The Cherry Orchard
From Rewind, Play
The Cherry Orchard by Anton Chekhov
LOPAKHIN. Let me remind you, ladies and gentlemen, on August 22 the cherry orchard will be sold. Think of that! . . . Think of that! . . .
All go out except TROFIMOV and ANYA.
ANYA. [Laughs] Thanks to the tramp who frightened Barbara, we’re alone now.
TROFIMOV. Varya’s afraid we may fall in love with each other and won’t get away from us for days on end. Her narrow mind won’t allow her to understand that we are above love. To escape all the petty and deceptive things which prevent our being happy and free, that is the aim and meaning of our lives. Forward! We go irresistibly on to that bright star which burns there, in the distance! Don’t lag behind, friends!
ANYA. [Clapping her hands] How beautifully you talk! [Pause] It is glorious here to-day!
TROFIMOV. Yes, the weather is wonderful.
ANYA. What have you done to me, Peter? I don’t love the cherry orchard as I used to. I loved it so tenderly, I thought there was no better place in the world than our orchard.
TROFIMOV. All Russia is our orchard. The land is great and beautiful, there are many marvellous places in it. [Pause] Think, Anya, your grandfather, your great-grandfather, and all your ancestors were serf-owners, they owned living souls; and now, doesn’t something human look at you from every cherry in the orchard, every leaf and every stalk? Don’t you hear voices . . . ? Oh, it’s awful, your orchard is terrible; and when in the evening or at night you walk through the orchard, then the old bark on the trees sheds a dim light and the old cherry-trees seem to be dreaming of all that was a hundred, two hundred years ago, and are oppressed by their heavy visions. Still, at any rate, we’ve left those two hundred years behind us. So far we’ve gained nothing at all–we don’t yet know what the past is to be to us–we only philosophize, we complain that we are dull, or we drink vodka. For it’s so clear that in order to begin to live in the present we must first redeem the past, and that can only be done by suffering, by strenuous, uninterrupted labour. Understand that, Anya.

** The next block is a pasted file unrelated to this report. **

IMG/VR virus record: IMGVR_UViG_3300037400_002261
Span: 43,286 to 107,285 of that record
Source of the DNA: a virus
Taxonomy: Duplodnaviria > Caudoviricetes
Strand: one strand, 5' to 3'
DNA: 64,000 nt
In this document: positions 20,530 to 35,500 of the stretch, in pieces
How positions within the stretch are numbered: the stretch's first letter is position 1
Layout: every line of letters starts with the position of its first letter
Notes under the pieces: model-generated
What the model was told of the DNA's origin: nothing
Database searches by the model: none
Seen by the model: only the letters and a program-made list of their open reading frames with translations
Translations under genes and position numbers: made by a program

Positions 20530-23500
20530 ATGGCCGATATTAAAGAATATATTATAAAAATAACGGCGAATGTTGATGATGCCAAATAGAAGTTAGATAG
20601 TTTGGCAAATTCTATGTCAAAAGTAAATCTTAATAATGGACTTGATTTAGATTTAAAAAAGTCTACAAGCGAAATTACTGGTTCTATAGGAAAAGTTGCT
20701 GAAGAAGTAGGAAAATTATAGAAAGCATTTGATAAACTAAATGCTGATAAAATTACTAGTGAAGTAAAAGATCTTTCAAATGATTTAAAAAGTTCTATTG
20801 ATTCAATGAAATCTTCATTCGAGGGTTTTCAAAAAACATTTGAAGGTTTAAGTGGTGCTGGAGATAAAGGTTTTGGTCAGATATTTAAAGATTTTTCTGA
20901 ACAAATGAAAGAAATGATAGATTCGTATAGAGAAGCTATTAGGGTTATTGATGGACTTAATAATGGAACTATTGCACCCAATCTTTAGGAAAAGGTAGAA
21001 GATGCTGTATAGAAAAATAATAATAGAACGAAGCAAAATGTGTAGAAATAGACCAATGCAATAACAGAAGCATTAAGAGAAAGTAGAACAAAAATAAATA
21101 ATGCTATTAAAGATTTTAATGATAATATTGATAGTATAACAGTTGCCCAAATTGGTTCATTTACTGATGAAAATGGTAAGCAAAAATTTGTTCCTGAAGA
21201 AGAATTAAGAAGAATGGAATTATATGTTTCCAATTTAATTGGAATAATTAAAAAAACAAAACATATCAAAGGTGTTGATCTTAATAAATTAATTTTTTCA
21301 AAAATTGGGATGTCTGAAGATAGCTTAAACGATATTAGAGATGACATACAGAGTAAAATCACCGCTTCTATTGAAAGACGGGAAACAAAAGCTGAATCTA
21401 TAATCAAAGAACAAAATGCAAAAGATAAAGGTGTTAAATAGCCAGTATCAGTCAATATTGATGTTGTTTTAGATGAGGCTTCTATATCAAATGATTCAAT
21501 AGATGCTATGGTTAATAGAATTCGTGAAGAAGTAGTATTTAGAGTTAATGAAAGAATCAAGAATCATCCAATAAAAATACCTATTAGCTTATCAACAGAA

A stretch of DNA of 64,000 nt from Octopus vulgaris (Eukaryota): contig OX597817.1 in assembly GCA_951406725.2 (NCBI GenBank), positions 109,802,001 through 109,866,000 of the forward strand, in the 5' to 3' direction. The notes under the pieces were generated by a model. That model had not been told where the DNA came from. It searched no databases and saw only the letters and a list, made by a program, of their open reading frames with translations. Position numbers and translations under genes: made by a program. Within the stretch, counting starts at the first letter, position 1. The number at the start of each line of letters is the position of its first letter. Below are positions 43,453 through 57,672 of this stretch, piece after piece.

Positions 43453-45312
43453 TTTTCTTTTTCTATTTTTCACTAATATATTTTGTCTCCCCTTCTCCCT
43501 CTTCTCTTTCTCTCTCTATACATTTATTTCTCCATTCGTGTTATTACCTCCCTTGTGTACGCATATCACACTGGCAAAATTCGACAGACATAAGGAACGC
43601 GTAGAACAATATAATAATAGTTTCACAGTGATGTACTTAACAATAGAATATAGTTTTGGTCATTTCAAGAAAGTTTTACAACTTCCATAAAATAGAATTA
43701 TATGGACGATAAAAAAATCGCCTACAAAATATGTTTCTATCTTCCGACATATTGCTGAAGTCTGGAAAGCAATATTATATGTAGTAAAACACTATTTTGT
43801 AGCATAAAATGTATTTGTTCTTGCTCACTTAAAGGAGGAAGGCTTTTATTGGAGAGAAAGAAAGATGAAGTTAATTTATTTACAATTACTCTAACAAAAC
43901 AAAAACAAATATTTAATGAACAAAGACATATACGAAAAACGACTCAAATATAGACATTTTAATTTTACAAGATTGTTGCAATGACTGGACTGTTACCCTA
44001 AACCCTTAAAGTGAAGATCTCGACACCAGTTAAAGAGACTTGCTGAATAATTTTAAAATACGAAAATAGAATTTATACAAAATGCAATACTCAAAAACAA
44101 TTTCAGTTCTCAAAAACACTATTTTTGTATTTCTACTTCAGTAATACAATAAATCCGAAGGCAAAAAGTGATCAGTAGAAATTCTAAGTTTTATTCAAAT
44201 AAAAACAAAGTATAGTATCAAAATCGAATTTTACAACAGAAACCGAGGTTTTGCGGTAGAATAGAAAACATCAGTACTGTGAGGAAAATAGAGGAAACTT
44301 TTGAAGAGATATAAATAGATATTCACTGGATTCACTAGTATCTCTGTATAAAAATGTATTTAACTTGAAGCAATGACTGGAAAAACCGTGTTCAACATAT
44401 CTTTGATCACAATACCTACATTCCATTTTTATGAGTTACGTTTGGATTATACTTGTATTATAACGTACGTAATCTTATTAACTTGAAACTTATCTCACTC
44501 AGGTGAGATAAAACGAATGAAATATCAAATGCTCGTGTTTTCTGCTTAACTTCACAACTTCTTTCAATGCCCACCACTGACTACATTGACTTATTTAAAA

ANYA. The house in which we live has long ceased to be our house; I shall go away. I give you my word.
TROFIMOV. If you have the housekeeping keys, throw them down the well and go away. Be as free as the wind.
ANYA. [Enthusiastically] How nicely you said that!
TROFIMOV. Believe me, Anya, believe me! I’m not thirty yet, I’m young, I’m still a student, but I have undergone a great deal! I’m as hungry as the winter, I’m ill, I’m shaken. I’m as poor as a beggar, and where haven’t I been–fate has tossed me everywhere! But my soul is always my own; every minute of the day and the night it is filled with unspeakable presentiments. I know that happiness is coming, Anya, I see it already. . .
ANYA. [Thoughtful] The moon is rising.
EPIKHODOV is heard playing the same sad song on his guitar. The moon rises. Somewhere by the poplars VARYA is looking for ANYA and calling, “Anya, where are you?”
TROFIMOV. Yes, the moon has risen. [Pause] There is happiness, there it comes; it comes nearer and nearer; I hear its steps already. And if we do not see it we shall not know it, but what does that matter? Others will see it!
THE VOICE OF VARYA. Anya! Where are you?
TROFIMOV. That’s Varya again! [Angry] Disgraceful!
ANYA. Never mind. Let’s go to the river. It’s nice there.
TROFIMOV Let’s go. [They go out.]
THE VOICE OF VARYA. Anya! Anya!